In the twenty-first novel in the wonderful Amos Walker series, Loren Estleman once again captures the spirit of Detroit, as much a character in the novel as it is the mise en scene.  As the author describes it, it is a city which “continued its slug’s crawl toward bleak oblivion.”   Although the tale begins innocuously enough, when Walker is hired to recover 25 stolen cable-TV converter boxes, it is soon apparent that there is more going on than meets the eye, when two people with whom Walker has spoken turn up dead, within hours of those meetings.

Walker is undaunted, and pursues the case with even greater zeal.  He is no longer invincible, he admits:  “In the pursuit of my profession I’d been shot, beaten, coldcocked, drugged, and threatened with death. . . It would be a good joke on a lot of bad people if it was a heart episode that took me.”  The title derives from the line, soon after the second body is discovered, that of a man Walker had known for years:  “Once you’d made the decision to live on the dark side of the moon, all your friends were infernal angels at best.”

His descriptions of several characters are exquisite portraits.  Of a detective:  “He’d lost flesh from age and the weight of the world, pasting skin to bone like shrink-wrap.  His boys were grown and married, one of them was still speaking to him, and his wife, who earned more money than he did working shorter hours, was often away on business.  Home for him was just a place to change horses between shifts;” of a colleague:  “His face was the same vintage as mine, but he ironed his more often and packed it in ice overnight;” a building caretaker “an ambulatory dandelion gone to seed.”  The prose is equal parts elegance and street.

There are perfect fleeting references on such eclectic topics as jazz musicians, politics and politicians past and present, and The Snows of Kilimanjaro, as well as little-known facts on historical figures as diverse as Black Bart and Marcus Garvey, and nostalgia for Tigers Stadium.

A fast-paced and consistently witty entry in this terrific series, it is highly recommended.

Reviewed by Gloria Feit, November 2011.

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No Mark Upon Her
Deborah Crombie
William Morrow, February 2012
ISBN: 978-0-06-199061-8
Hardcover

In the opening pages of Deborah Crombie’s 14th novel, DCI Rebecca [“Becca”] Meredith, an Olympic contender and a senior officer in West London’s Major Crimes unit, is found dead in the waters of the Thames near her home in the town of Henley, 35 miles from London.  The events that follow take place, amazingly, over a period of about a week.  I say ’amazingly’ because so much happens, in a terrifically plotted novel.  The case falls to Detective Superintendent Duncan Kincaid, of Scotland Yard’s Murder Investigation Team, with some aspects of it falling to his bride, Gemma James, DI with the Notting Hill Police.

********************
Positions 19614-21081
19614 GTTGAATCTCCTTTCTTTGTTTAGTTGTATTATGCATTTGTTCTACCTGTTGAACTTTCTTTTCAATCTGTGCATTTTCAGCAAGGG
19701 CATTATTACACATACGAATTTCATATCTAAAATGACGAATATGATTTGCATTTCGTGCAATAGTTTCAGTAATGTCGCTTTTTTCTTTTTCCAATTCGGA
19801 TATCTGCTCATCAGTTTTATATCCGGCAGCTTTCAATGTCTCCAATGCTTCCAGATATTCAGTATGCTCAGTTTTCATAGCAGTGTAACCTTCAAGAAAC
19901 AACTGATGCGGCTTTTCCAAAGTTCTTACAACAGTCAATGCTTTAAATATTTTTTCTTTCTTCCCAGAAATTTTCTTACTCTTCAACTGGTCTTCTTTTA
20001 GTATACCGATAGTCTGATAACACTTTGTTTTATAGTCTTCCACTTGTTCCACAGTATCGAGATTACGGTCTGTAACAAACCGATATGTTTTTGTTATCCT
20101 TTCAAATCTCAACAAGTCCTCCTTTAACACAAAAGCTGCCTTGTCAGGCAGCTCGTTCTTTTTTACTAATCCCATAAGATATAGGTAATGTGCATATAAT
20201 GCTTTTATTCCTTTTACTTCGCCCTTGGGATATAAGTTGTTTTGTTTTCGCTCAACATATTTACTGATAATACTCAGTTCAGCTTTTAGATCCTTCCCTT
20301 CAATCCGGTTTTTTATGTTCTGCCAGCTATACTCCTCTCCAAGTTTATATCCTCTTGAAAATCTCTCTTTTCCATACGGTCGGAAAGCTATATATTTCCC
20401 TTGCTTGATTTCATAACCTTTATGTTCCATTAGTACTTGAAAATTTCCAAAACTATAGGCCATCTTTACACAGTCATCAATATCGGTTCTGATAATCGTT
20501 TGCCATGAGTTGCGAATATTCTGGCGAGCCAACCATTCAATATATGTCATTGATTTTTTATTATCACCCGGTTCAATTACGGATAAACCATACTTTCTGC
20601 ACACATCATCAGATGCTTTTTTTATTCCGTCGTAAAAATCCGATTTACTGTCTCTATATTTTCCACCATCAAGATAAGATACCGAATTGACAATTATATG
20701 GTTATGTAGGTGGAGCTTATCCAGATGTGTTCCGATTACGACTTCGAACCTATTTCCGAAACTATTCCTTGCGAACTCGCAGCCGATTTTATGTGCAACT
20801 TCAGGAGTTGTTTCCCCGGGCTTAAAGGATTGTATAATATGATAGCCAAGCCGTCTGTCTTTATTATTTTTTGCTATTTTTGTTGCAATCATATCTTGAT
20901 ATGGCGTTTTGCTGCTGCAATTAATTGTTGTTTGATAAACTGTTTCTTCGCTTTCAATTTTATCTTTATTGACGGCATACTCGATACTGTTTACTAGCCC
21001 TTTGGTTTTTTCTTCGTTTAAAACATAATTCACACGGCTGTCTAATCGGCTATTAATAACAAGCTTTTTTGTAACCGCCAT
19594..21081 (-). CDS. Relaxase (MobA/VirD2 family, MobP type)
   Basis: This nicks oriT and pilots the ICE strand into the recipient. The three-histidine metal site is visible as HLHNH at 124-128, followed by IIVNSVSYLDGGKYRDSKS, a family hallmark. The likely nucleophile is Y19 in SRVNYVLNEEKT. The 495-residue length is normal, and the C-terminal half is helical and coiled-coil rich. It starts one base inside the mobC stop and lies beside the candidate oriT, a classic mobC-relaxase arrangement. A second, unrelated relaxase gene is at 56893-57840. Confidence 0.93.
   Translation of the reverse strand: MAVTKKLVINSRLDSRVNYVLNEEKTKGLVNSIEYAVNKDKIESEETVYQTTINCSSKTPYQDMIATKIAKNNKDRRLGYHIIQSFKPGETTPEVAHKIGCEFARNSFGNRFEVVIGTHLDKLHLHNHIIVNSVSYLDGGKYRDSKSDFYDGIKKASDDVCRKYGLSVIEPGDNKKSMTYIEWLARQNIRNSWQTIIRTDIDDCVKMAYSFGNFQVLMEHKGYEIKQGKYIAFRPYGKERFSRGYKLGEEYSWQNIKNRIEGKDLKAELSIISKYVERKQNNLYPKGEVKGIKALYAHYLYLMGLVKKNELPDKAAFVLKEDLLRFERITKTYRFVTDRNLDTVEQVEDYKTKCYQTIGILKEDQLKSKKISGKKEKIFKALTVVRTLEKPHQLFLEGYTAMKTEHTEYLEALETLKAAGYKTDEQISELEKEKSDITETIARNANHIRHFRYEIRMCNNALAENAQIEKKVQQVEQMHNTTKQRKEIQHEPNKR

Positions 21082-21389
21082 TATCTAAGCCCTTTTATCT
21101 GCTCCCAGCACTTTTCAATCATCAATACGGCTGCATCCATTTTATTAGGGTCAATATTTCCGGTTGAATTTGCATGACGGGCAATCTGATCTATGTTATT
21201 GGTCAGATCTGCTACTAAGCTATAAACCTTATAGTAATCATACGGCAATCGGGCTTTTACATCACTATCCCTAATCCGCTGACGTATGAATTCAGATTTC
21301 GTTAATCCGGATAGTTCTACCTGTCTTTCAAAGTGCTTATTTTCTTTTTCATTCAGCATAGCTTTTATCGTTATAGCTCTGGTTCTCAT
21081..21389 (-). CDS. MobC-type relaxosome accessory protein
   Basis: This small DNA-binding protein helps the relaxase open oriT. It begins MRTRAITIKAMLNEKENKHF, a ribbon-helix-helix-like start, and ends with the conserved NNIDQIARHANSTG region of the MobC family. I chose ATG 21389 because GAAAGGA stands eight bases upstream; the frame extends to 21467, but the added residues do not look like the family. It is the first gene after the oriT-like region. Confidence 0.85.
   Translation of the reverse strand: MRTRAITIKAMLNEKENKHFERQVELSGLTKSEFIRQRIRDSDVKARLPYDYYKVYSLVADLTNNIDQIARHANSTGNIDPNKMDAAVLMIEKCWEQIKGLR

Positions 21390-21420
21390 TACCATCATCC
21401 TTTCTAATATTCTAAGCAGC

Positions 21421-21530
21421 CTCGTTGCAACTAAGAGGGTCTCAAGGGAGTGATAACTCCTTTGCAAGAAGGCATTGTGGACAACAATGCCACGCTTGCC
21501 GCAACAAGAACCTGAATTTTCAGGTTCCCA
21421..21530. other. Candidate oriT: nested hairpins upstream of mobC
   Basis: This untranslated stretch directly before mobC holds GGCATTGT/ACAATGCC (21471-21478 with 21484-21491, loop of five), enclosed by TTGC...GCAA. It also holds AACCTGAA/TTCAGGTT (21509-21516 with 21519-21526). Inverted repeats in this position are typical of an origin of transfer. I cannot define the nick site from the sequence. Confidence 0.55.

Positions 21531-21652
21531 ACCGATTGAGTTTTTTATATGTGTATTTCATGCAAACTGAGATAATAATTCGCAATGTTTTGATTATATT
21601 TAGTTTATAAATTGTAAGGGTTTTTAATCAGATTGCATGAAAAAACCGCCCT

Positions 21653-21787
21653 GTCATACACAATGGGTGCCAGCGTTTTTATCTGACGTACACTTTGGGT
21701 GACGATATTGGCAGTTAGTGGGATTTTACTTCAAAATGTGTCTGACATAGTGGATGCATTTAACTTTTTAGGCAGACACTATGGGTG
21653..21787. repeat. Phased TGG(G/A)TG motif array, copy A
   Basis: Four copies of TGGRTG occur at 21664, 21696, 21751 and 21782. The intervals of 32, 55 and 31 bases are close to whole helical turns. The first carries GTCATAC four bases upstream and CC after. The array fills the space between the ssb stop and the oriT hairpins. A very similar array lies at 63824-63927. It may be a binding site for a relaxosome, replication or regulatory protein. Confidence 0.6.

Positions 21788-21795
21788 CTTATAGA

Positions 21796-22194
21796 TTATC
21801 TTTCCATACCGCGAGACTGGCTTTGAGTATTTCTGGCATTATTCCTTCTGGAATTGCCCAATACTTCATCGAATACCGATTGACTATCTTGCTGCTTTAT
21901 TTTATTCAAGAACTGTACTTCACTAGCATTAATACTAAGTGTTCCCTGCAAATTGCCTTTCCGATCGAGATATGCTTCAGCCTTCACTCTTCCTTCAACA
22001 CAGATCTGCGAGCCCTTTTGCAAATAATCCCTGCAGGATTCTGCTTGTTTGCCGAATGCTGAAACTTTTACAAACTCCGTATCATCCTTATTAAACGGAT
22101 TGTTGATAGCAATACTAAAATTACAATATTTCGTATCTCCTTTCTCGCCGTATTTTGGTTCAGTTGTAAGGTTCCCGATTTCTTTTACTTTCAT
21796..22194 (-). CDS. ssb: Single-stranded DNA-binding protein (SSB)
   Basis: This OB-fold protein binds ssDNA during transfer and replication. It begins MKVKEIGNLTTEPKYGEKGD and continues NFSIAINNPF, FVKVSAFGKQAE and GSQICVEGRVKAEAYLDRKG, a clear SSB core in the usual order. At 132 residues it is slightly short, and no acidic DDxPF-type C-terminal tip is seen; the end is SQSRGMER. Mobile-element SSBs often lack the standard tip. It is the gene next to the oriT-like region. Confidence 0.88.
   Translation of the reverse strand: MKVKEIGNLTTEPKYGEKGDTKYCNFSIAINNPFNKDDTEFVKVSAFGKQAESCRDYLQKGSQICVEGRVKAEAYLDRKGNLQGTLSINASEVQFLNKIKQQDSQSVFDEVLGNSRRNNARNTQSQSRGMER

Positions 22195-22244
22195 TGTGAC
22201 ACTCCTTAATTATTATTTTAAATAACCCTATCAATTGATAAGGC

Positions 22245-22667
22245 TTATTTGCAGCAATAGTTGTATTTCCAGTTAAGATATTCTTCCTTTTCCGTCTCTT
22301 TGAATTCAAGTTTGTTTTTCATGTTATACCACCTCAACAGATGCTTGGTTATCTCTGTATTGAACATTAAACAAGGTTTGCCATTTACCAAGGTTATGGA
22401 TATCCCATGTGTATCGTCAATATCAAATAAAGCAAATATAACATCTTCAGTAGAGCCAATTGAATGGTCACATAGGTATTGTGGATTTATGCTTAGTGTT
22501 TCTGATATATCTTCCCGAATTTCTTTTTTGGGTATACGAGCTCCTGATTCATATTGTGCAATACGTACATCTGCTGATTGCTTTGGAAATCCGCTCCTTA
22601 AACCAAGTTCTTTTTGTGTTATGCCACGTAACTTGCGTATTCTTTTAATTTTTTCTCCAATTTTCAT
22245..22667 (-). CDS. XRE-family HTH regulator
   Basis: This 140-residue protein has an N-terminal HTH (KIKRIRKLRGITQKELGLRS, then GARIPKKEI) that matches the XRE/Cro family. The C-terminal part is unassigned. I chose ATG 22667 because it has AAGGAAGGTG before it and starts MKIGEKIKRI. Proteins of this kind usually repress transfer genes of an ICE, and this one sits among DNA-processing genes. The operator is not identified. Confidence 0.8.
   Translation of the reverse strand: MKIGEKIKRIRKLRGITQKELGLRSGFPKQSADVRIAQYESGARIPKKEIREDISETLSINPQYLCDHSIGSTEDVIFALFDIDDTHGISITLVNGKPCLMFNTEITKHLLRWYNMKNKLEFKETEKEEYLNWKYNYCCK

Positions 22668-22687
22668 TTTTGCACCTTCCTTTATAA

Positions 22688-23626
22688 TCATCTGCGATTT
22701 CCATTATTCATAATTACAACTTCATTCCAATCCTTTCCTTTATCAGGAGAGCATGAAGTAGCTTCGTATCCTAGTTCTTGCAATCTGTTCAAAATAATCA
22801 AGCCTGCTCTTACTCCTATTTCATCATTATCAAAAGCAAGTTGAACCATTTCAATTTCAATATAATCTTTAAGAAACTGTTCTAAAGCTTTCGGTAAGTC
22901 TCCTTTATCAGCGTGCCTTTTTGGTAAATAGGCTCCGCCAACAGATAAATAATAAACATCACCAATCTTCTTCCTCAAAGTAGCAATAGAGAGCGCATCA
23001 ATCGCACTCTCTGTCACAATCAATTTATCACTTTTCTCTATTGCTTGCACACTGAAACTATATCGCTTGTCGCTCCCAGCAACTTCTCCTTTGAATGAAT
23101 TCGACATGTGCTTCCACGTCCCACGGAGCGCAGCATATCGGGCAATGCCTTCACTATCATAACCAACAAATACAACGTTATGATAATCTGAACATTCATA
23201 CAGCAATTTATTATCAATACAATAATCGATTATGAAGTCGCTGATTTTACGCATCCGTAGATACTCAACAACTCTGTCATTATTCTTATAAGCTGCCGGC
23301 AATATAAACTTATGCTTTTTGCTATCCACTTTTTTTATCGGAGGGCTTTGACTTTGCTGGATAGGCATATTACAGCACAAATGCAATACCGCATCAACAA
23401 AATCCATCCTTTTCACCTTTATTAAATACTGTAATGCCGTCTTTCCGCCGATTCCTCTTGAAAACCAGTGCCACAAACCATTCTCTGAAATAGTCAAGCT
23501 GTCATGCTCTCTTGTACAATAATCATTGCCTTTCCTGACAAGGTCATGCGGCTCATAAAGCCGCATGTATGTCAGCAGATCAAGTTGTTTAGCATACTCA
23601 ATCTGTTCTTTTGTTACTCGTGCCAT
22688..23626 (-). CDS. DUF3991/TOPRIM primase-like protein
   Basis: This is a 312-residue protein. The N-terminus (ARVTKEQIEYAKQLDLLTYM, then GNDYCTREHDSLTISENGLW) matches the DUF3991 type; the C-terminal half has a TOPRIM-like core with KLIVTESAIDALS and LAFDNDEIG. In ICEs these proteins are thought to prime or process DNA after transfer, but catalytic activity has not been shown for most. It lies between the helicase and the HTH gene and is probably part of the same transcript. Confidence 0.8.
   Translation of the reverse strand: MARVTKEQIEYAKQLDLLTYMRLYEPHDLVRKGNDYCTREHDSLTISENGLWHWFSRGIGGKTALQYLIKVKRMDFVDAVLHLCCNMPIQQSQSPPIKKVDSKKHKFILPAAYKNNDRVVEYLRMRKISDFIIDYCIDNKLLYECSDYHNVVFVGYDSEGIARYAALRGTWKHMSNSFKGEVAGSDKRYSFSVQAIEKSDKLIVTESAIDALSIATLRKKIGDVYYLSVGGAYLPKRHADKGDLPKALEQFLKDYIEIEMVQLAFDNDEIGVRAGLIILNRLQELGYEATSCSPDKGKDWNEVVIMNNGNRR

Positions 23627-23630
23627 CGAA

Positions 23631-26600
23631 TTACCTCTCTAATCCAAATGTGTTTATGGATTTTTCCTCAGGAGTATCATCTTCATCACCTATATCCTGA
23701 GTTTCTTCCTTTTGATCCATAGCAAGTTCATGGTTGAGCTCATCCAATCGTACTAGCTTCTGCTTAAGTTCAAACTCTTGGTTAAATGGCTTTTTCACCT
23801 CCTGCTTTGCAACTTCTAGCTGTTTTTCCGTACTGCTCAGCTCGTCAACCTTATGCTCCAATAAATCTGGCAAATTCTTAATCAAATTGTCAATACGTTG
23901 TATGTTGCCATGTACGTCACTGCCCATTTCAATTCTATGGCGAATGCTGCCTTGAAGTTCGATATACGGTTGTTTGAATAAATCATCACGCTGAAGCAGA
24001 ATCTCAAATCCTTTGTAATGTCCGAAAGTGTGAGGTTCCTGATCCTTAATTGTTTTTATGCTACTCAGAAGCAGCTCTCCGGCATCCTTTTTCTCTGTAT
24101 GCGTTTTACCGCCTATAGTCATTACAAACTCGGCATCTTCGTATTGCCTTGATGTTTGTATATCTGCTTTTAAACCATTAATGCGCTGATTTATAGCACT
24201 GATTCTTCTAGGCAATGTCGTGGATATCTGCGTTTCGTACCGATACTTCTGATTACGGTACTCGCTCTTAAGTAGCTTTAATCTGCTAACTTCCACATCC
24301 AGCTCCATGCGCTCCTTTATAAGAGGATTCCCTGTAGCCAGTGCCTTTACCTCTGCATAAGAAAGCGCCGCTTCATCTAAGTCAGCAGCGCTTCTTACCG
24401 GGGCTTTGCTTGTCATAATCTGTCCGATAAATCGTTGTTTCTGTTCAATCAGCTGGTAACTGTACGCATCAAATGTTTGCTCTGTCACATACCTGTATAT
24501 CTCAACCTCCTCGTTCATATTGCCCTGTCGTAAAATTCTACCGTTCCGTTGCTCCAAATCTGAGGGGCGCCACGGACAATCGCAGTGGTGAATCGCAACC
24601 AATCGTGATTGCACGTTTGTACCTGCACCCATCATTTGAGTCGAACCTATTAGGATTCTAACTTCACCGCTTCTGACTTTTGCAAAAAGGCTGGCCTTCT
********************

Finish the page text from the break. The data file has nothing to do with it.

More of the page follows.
The book is filled with wonderfully drawn characters, including not only both the protagonists but also Kincaid’s partner, Sgt. Doug Cullen, about to become a first-time homeowner and nervous at the prospect; Gemma’s colleague, Melody Talbot; Becca’s ex-husband, Freddy; Kiernan Connolly and Tavie Larssen, members of the SAR [Search and Rescue], or K-9, team as well as its four-legged members, Finn, a Labrador retriever and Tosh, a German shepherd, every bit a part of the plot as are their human partners.

The common thread among several of the characters is a love of – in fact, a passion for – rowing or, to be more specific, sculling, a very specific skill employing the use of sleek racing shells, apparently a world of its own.  Just how much so is made very clear through the author’s use of quotes, preceding the start of most chapters, from various publications on the subject, as well as Ms. Crombie’s own prose in the early pages, describing the victim shortly before she is killed:  “she sat backwards on a sliver of carbon fiber narrower than her body, inches above the water, and that only her skill and determination kept her fragile craft from the river’s dark grasp.”

The James/Kincaid family dynamic of ‘his’ [Kit], ‘hers’ [Toby – – their respective 14-year-old sons], and ‘theirs’ [Charlotte, the mixed-race 3-year-old foster child they are planning to formally adopt], is a constantly active one that makes the protags’ personal lives every bit as engaging as their professional ones.

The author comments “Things were always so much more complicated than they appeared on the surface,” and employs mini-cliffhangers throughout, maximizing the suspense, as well as some shocking revelations, producing several OMG moments.  But I’ll leave those discoveries to the readers of this highly-recommended novel.

Reviewed by Gloria Feit, December 2011.

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The Most Dangerous Thing
Laura Lippman
William Morrow, September 2011
ISBN: 978-0-06-170651-6
Hardcover

The new standalone novel from Laura Lippman was, to this reader, unlike anything this wonderful author had written to this point. [Among her more recent ones, I’d Know You Anywhere and What the Dead Know still stand out in my memory and resonate with me.]  The present work is not really a mystery [although there is a death early on in the book] nor procedural, but instead a series of in-depth character studies which will be difficult to match.

The author takes her time recreating and juxtaposing scenes from the past with those of the present, from the time when “everything was perfect until the moment it wasn’t,” in the lives of five youngsters in their early teens, three brothers and two young girls.  Ultimately each of these, along with their parents and siblings and extended families, will have their own chapters, describing events which took place in 1980, in their native Baltimore, with p.o.v. changes from one character to another and from those early years to the present time, when most of them have grown children of their own, all of it shaped by one pivotal ‘incident’ [insert your own euphemism] which changes all of their lives forever.  The reality of the events of that night is different for each of them, children and parents alike.  And ultimately it is about secrets kept, or not.

One of the three brothers, Gordon (“Go-Go”) Halloran, nine years old in 1980 and always the most reckless of the three, although presently two years sober, leaves the bar at which he has just fallen off the wagon and does not make it home alive, crashing into a wall at about 100 mph. There is a question about whether it was a tragic accident, or something somehow worse.

I found this book [in which, btw, Tess Monaghan makes a cameo appearance] a departure for this author, and very thought-provoking. I suspect it too will stay in my memory for a long while. Parenthetically, I loved Ms. Lippman’s description of one perpetually angry character who, when counting to ten, started at nine.  But there are many memorable moments, and personalities, here.

Recommended.

Reviewed by Gloria Feit, December 2011.